Test characteristics of immunofluorescence and ELISA tests in 856 consecutive patients with possible ANCA-associated conditions

John H. Stone, Monica Talor, Justin Stebbing, Misty L. Uhlfelder, Noel R. Rose, Kathryn A. Carson, David B. Hellmann, C. Lynne Burek

Research output: Contribution to journalArticle

Abstract

Objective. To examine the test characteristics of immunofluorescence (IF) and enzyme-linked immunosorbent assays (ELISA) in a consecutive series of patients under evaluation for anti-neutrophil cytoplasmic antibody (ANCA)-associated vasculitis (AAV). Methods. Using stored sera, we performed a cross-sectional study on 856 consecutive patients tested prospectively for ANCA by IF. Based on guidelines from the 1994 Chapel Hill Consensus Conference (CHCC), we determined each patient's underlying diagnosis by a medical records review without regard to their ANCA status (the CHCC guidelines do not require ANCA as a prerequisite for diagnosis). We grouped patients with forms of vasculitis commonly associated with ANCA into one of 4 types of AAV: Wegener's granulomatosis (n = 45), microscopic polyangiitis (n = 12), Churg-Strauss syndrome (n = 4), and pauci-immune glomerulonephritis (n = 8). We also classified patients without clinical evidence of AAV (92% of all patients tested) into 5 predefined categories of disease (including 'other') and an additional category for no identifiable disease. In a blinded fashion, we then performed ELISAs on the stored serum for antibodies to proteinase-3 (PR3) and myeloperoxidase (MPO) and calculated the test characteristics for both ANCA assay techniques. Results. Sixty-nine of the 856 patients (8.1%) had clinical diagnoses of AAV based on CHCC guidelines. The positive predictive value (PPV) of ELISA for AAV was superior to that of IF, 83% versus 45%. For patients with both positive IF tests and positive ELISA tests, the PPV increased to 88%. Both IF and ELISA had high negative predictive values (97% and 96%, respectively). Positive ELISA tests were associated with higher likelihood ratios (LR) than IF (54.2 [95% CI = 26.3, 111.5] versus 9.4 [95% CI = 6.9, 12.7]). The LR of both a positive IF and a positive ELISA was 82.1 (95% CI = 33.3, 202.5). Conclusions. Compared with IF, an ELISA test for ANCA was associated with a substantially higher PPV and LR for AAV. This fact, combined with the greater sensitivity of IF, suggests that an effective testing strategy is to perform ELISA tests only on samples that are positive for ANCA by IF.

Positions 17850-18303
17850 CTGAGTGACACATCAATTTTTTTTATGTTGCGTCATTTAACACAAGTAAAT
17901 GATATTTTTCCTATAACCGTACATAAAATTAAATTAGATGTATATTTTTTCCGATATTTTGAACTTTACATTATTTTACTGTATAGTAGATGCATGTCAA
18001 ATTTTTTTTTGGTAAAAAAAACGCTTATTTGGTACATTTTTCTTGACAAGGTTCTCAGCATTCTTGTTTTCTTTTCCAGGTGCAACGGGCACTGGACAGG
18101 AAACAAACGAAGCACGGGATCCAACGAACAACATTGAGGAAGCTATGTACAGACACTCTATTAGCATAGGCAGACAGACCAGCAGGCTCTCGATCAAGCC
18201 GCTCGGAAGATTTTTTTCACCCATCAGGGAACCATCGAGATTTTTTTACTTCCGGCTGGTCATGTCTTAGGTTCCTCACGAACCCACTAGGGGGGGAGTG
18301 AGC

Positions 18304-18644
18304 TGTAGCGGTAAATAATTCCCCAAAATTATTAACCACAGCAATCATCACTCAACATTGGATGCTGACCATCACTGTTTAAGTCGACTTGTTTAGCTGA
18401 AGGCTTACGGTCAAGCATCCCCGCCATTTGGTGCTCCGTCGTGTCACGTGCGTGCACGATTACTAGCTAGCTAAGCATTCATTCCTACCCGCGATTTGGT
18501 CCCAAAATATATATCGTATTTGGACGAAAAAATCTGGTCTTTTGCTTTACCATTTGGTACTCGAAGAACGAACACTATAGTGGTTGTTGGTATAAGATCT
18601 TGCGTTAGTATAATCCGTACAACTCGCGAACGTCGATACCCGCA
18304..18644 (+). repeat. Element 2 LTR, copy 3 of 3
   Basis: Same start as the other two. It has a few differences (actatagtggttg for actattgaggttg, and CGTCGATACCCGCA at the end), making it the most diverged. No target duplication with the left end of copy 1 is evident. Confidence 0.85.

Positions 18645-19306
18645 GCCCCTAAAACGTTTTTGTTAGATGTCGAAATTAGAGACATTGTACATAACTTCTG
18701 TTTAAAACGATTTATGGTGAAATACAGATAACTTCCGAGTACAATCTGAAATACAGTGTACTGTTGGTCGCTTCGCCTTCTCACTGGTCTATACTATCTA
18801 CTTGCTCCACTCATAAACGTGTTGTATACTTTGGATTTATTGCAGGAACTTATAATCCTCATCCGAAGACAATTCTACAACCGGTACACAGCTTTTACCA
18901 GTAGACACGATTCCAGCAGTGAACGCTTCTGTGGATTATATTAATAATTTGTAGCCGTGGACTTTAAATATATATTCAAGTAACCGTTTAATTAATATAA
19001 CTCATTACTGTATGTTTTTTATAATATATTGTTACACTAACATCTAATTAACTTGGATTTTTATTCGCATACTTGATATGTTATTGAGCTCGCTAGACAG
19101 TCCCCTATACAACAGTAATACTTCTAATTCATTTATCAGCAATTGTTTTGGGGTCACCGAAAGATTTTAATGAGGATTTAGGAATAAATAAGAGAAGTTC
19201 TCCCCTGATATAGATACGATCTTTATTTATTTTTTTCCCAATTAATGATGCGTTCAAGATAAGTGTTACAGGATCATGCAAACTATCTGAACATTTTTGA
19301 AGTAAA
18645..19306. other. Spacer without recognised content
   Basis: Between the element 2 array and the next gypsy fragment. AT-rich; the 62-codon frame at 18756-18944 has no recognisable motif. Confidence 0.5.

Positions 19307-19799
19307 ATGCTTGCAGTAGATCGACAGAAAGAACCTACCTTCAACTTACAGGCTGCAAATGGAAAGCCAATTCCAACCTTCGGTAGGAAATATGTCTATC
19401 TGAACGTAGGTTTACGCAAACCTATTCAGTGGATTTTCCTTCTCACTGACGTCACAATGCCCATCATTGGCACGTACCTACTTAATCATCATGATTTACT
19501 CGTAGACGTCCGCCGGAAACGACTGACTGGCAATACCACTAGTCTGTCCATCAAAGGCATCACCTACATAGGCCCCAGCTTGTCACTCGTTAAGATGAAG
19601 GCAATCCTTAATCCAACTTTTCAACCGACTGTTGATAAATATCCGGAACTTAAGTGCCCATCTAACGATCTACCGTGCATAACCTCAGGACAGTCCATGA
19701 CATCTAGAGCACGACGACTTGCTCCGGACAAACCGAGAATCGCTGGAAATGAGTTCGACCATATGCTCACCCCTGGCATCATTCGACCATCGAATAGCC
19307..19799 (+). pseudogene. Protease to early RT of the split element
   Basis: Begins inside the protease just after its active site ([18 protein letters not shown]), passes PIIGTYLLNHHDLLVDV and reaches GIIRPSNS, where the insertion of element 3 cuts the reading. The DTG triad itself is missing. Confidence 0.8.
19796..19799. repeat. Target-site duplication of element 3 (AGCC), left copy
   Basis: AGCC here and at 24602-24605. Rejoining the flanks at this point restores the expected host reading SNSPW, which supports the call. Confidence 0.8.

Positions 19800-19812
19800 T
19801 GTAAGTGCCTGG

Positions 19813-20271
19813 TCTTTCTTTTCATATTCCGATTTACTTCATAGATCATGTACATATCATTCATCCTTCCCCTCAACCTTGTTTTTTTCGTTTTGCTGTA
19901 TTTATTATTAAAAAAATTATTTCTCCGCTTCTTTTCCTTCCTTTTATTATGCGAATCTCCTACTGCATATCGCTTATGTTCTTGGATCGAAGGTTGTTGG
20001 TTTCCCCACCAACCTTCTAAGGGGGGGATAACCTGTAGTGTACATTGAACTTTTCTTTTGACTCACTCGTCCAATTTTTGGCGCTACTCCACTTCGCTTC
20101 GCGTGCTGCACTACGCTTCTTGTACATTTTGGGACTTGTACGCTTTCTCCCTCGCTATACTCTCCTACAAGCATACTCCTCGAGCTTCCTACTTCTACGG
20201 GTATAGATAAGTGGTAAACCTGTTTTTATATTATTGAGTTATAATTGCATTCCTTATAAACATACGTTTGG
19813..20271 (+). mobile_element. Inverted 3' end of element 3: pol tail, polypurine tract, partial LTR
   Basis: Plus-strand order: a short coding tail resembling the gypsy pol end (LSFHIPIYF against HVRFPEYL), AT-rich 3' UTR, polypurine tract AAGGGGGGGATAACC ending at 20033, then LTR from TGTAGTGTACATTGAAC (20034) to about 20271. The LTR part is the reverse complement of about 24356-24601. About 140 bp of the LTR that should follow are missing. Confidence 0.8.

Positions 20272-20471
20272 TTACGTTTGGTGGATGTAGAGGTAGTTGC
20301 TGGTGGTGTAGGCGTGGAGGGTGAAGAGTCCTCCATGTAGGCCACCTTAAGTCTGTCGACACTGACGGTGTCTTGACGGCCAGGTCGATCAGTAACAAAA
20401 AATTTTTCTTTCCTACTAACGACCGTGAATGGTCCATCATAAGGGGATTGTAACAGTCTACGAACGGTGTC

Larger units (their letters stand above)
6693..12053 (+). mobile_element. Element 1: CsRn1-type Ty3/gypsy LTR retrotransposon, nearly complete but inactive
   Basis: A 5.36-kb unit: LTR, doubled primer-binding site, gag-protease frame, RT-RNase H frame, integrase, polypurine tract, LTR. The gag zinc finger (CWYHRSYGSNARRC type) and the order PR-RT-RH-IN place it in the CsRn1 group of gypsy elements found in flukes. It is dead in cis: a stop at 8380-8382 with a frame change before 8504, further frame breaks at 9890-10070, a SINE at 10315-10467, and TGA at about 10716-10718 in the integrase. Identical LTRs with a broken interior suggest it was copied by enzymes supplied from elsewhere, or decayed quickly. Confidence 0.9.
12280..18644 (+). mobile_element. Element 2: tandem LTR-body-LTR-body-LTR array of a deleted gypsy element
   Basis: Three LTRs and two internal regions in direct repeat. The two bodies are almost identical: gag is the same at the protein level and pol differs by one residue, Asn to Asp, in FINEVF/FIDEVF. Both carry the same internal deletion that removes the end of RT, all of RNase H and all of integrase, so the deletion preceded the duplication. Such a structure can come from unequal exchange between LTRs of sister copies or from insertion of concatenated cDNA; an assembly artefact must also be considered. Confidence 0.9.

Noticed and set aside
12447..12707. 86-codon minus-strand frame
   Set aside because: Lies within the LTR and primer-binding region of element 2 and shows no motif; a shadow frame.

Original languageEnglish (US)
Pages (from-to)424-434
Number of pages11
JournalArthritis Care and Research
Volume13
Issue number6
DOIs
StatePublished - Jan 1 2000

Keywords

  • ANCA
  • Enzyme-linked immunoassay
  • Immunofluorescence
  • Vasculitis

ASJC Scopus subject areas

  • Rheumatology

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